Michel Haas — Saute les murs 02
Saute les murs 02
Past: April 4 → May 18, 2013
Letʼs make it clear from the start. Michel Haas is no more an engraver than he is a draughtsman than he is a painter than he is even a sculptor. Michel is an artist who moved beyond these categories long ago so as to concentrate on the only true question: creating.
The labels “engravings,” “drawings,” “paintings” provide us viewers with reassurance. They are guides to fall back on when faced with new objects. We always want to put mysterious objects back into a known world where we are better able to distinguish them, and yet this often leads us into making mistakes. The hardest thing is to see something for what it is, not for what it brings to mind. Michel Haasʼ work soon raises this problem, with the risk that we might pass it by without paying attention. Too different perhaps, or conversely, it seems, not different enough. But what valid work does not need time to be appropriated? Time to get to know it? A time of crisis even before it is grasped in its full singularity.
One thing never changes and remains extraordinarily palpable in Haasʼs work: paper. He makes art only on paper. It is at once his support, the terrain for his excavations, and his raw material. Traditionally, works on paper are presented framed, behind glass, which is certainly protective, but also projects the work into a space that the viewer cannot enter, heightening its iconic, alien quality. This mode of presentation totally contradicts the spirit of Haasʼs work. The substance of the paper, its thickness and folds, the tears that he makes in it give his works an extraordinarily physical quality. It functions sculpturally, sharing our space. We can touch, feel and respond to these works. They are images, not icons. As if we could feel that they too are alive and might die. It is in this sense that there is life in Haasʼs work. His heart beats there.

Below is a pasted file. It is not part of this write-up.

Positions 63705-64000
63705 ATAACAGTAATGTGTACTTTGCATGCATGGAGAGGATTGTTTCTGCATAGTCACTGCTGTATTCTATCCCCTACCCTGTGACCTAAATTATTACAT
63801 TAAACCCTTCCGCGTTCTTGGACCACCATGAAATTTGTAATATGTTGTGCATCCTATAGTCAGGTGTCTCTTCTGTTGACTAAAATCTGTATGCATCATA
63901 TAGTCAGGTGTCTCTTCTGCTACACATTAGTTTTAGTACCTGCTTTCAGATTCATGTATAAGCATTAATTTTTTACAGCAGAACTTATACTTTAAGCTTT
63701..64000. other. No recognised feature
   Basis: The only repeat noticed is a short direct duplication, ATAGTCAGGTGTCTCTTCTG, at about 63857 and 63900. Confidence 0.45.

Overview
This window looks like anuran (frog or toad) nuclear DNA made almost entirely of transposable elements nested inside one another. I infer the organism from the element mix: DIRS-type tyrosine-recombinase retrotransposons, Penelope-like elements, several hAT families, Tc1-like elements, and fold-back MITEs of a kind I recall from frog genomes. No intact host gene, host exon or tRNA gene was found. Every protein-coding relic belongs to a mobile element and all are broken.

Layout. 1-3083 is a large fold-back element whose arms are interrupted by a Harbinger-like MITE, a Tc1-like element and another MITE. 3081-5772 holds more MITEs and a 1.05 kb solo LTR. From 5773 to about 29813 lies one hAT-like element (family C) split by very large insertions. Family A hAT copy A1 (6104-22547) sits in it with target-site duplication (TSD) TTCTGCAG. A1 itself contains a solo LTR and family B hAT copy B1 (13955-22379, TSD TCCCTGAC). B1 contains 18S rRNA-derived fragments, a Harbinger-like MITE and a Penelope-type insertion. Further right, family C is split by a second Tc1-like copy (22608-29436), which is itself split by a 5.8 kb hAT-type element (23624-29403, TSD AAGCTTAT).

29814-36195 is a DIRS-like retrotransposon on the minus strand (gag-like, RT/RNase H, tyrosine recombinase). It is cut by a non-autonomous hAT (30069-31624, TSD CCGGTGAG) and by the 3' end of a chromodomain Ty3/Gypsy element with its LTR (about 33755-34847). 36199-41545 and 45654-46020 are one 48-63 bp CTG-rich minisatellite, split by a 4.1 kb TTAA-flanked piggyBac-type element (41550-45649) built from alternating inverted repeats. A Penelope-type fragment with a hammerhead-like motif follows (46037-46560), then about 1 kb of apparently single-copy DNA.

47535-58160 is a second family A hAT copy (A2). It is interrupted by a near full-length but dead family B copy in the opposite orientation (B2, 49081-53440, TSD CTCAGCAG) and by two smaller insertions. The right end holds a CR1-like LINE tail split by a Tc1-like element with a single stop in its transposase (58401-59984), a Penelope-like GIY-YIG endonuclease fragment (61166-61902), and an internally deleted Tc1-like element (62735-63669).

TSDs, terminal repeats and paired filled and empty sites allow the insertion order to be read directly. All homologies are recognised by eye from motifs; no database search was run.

In this sense, too, his work is deeper than work on life. True, he represents scenes of everyday life — cyclists, couples, people working on laptops, cats, men drinking, old people. True, he finds all this in his neighbourhood, wherever his steps lead him. However, in this portrayal of his times, in this interest in musicians and dancers, in bunches and flowers and sweepers, there is a strong celebration of life.
The analytic gaze which examines “how itʼs done” gives way to the imagination, to the recollection of personal experiences that recreate inwardly the noise of a motor bike, the movement of cat, the cry of victory, or the warmth of a kiss. All these are things we have already experienced, things that are ingrained within each one of us.
Some encounters can change a life. Haasʼs work puts us in touch with something very primitive and very immediate that buried within us, like the breath eternity.
Opening Thursday, April 4, 2013 6 PM → 9 PM